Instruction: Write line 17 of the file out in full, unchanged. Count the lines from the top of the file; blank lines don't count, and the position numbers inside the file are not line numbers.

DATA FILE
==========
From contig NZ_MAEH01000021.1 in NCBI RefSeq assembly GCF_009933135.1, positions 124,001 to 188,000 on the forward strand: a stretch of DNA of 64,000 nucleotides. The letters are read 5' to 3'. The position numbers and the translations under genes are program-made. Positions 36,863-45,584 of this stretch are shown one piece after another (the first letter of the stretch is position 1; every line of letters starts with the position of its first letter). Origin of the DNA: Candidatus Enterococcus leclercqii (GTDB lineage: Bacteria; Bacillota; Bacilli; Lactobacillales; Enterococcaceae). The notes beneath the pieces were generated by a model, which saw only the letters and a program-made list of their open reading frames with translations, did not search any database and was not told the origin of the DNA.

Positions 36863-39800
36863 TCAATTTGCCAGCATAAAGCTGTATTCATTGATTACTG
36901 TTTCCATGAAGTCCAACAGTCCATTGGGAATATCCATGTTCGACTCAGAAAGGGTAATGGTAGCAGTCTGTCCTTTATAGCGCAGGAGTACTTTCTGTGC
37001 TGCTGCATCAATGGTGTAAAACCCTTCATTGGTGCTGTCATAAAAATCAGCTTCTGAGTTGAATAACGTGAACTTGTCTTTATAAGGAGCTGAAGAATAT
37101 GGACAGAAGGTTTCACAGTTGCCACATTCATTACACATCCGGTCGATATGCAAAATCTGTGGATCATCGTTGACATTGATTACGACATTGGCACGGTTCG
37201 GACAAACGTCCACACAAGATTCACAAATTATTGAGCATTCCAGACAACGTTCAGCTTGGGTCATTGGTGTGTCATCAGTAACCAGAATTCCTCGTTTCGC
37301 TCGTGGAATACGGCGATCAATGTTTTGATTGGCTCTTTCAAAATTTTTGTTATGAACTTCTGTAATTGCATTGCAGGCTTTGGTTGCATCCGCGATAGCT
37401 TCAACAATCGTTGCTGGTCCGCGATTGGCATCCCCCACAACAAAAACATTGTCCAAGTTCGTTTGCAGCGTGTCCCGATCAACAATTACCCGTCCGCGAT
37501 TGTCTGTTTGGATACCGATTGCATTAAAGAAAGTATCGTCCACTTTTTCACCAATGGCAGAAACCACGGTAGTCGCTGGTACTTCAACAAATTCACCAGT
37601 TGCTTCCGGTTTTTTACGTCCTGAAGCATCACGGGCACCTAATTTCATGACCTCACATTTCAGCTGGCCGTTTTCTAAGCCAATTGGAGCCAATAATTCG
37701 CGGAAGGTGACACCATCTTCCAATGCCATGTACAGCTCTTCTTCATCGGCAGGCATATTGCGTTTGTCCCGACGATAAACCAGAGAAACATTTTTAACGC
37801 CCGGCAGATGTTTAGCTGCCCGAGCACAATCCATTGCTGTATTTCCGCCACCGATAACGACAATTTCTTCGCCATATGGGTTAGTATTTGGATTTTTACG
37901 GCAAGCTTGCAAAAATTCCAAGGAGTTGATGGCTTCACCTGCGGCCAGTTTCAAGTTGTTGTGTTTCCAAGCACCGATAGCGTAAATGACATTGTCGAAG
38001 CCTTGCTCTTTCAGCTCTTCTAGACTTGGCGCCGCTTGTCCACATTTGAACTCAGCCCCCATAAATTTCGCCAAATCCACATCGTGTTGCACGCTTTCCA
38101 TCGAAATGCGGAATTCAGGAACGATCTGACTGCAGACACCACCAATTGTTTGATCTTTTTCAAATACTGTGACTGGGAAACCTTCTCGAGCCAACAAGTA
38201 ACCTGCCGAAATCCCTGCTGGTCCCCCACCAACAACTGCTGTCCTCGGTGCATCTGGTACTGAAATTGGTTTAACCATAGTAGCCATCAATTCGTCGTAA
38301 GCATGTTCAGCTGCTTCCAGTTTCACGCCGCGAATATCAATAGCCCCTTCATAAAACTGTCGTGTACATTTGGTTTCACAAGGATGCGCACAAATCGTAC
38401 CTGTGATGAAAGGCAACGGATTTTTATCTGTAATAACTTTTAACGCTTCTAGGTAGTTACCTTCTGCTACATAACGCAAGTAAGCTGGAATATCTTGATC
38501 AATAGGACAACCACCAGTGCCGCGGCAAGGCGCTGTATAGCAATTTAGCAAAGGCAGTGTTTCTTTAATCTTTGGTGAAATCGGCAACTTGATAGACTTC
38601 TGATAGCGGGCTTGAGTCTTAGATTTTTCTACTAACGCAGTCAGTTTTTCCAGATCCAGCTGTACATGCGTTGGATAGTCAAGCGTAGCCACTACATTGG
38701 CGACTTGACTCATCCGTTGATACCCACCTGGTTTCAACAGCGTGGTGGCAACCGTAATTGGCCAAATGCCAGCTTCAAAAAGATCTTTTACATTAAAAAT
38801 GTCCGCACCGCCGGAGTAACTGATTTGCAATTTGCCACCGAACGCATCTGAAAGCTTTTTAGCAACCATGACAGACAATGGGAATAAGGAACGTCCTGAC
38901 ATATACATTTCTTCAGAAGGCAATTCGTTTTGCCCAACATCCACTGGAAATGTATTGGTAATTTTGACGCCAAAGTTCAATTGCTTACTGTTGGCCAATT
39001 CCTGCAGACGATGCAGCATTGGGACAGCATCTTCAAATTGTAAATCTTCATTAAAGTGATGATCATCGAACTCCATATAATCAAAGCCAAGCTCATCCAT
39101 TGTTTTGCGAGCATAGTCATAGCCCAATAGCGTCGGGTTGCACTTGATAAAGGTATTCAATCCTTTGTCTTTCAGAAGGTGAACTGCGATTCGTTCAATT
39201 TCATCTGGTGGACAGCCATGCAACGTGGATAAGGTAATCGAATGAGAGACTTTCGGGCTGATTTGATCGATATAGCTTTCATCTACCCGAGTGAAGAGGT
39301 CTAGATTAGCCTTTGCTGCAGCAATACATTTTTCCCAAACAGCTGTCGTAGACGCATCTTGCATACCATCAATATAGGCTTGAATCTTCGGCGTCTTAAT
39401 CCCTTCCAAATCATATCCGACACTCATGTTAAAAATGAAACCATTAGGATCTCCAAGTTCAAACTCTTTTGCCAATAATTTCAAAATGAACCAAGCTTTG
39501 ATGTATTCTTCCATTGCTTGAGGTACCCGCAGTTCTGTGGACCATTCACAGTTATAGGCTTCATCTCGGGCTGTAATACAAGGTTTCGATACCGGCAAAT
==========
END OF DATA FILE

38201 ACCTGCCGAAATCCCTGCTGGTCCCCCACCAACAACTGCTGTCCTCGGTGCATCTGGTACTGAAATTGGTTTAACCATAGTAGCCATCAATTCGTCGTAA